Check out the competition

To easily see what others with similar topics are using as their keywords, start by searching for your primary keyword on your preferred search engine. If you have an SEO extension installed you can easily see the organic traffic of the top-ranking websites, if not check them manually and separate a couple with the highest rates.

Then go to Ahrefs’ Site Explorer, paste the webpage and you’ll see all the keywords, both primary and secondary, that they are ranking for. 

Let’s say you provide a template editor, which can be used to make any type of visual content. One of your biggest competitors in the industry would probably be Canva. By simply searching their domain in the Site Explorer section and exploring their organic keywords, you can find out which keywords they’re ranking for and consider targeting them as well.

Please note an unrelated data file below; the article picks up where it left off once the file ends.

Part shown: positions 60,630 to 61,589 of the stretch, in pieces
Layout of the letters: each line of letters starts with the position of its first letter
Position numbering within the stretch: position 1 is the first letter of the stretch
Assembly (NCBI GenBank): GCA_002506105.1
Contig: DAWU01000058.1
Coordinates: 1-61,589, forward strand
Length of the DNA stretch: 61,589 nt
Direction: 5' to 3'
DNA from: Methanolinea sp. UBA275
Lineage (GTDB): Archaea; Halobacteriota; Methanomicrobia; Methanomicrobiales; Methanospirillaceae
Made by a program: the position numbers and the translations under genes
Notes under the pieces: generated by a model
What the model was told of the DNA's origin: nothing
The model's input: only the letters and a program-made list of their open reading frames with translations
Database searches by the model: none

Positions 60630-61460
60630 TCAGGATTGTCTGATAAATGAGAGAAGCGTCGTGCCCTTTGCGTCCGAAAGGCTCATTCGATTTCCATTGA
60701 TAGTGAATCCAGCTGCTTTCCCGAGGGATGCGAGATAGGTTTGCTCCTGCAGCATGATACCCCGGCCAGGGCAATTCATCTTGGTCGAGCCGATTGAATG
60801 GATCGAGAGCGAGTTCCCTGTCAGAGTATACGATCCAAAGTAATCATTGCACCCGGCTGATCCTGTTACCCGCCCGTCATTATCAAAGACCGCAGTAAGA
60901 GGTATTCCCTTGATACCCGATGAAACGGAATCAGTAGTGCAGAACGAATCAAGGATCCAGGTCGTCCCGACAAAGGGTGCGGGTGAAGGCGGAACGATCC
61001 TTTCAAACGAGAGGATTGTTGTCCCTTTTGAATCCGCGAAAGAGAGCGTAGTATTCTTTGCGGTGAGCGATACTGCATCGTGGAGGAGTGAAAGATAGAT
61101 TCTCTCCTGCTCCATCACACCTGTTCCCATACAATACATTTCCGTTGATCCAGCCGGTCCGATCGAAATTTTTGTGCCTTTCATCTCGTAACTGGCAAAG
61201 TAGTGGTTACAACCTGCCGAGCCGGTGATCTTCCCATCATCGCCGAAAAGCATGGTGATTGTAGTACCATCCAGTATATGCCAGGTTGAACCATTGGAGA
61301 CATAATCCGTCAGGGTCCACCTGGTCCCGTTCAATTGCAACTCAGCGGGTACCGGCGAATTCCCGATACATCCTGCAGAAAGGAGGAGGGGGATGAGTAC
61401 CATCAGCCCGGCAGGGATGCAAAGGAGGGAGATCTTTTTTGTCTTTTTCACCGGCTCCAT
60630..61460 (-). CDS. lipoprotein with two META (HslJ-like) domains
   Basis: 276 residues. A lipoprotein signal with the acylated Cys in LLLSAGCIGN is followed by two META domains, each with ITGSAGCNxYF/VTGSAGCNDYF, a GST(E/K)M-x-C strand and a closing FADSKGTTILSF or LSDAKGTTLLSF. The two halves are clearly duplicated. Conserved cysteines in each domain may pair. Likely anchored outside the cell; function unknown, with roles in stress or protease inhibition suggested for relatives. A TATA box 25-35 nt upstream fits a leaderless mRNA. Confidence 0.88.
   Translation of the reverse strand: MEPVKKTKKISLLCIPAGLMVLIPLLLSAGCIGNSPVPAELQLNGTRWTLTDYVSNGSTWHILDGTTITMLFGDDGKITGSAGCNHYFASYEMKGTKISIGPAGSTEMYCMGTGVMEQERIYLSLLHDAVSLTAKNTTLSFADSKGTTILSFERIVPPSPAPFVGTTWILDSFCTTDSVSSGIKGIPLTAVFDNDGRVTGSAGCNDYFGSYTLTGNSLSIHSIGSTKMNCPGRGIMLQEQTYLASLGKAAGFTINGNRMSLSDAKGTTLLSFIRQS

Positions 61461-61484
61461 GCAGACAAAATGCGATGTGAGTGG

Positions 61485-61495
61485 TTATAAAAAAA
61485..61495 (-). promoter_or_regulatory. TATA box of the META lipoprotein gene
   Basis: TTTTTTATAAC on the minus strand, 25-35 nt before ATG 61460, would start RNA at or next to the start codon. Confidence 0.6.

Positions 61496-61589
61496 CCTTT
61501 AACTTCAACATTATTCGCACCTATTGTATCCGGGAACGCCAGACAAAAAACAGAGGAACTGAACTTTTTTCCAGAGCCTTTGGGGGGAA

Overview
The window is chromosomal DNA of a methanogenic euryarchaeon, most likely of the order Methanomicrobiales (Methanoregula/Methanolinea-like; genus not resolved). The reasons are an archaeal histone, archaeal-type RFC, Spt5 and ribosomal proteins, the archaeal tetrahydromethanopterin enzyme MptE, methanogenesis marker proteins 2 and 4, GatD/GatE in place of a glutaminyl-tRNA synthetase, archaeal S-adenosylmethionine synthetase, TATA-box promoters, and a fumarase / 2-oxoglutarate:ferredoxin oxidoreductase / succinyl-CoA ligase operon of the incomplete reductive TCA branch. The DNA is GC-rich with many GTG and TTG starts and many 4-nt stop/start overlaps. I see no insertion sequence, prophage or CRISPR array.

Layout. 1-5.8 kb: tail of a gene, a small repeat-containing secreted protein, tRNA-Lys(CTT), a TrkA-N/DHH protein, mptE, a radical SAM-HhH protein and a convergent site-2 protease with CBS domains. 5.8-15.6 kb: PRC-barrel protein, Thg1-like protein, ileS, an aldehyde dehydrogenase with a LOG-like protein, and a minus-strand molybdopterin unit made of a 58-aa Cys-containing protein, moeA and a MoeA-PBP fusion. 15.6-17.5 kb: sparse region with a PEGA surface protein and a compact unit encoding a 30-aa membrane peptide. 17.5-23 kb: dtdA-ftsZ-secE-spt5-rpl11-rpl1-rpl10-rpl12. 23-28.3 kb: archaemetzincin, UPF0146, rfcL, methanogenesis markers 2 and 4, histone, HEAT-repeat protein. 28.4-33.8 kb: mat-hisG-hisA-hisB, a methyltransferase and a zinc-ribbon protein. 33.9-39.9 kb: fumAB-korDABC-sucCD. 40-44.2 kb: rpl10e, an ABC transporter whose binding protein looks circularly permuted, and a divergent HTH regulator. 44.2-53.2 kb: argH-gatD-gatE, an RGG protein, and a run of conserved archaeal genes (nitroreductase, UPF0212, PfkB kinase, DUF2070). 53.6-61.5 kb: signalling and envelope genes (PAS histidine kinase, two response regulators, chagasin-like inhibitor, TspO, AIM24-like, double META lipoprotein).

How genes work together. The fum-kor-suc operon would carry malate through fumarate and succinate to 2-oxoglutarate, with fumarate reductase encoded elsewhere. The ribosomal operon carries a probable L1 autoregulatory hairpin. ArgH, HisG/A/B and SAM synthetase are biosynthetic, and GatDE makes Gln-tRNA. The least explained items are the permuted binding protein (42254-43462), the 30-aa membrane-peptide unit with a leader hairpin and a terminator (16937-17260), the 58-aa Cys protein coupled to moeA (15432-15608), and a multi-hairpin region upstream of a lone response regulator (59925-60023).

All you have to do is use either of these methods to find the perfect primary and secondary types of keywords for your website and efficiently use them in your SEO strategy.

Keyword Types Based on Search Intent

We’ve already discussed the types of keywords in SEO based on their length, as well as based on relevancy and search volume. However, we still have lots of other categories to go through, and one of them is the types of keywords based on their search intent.

Analyzing keywords based on their intent is crucial as it helps in understanding how to optimize your content and rise above your competitors.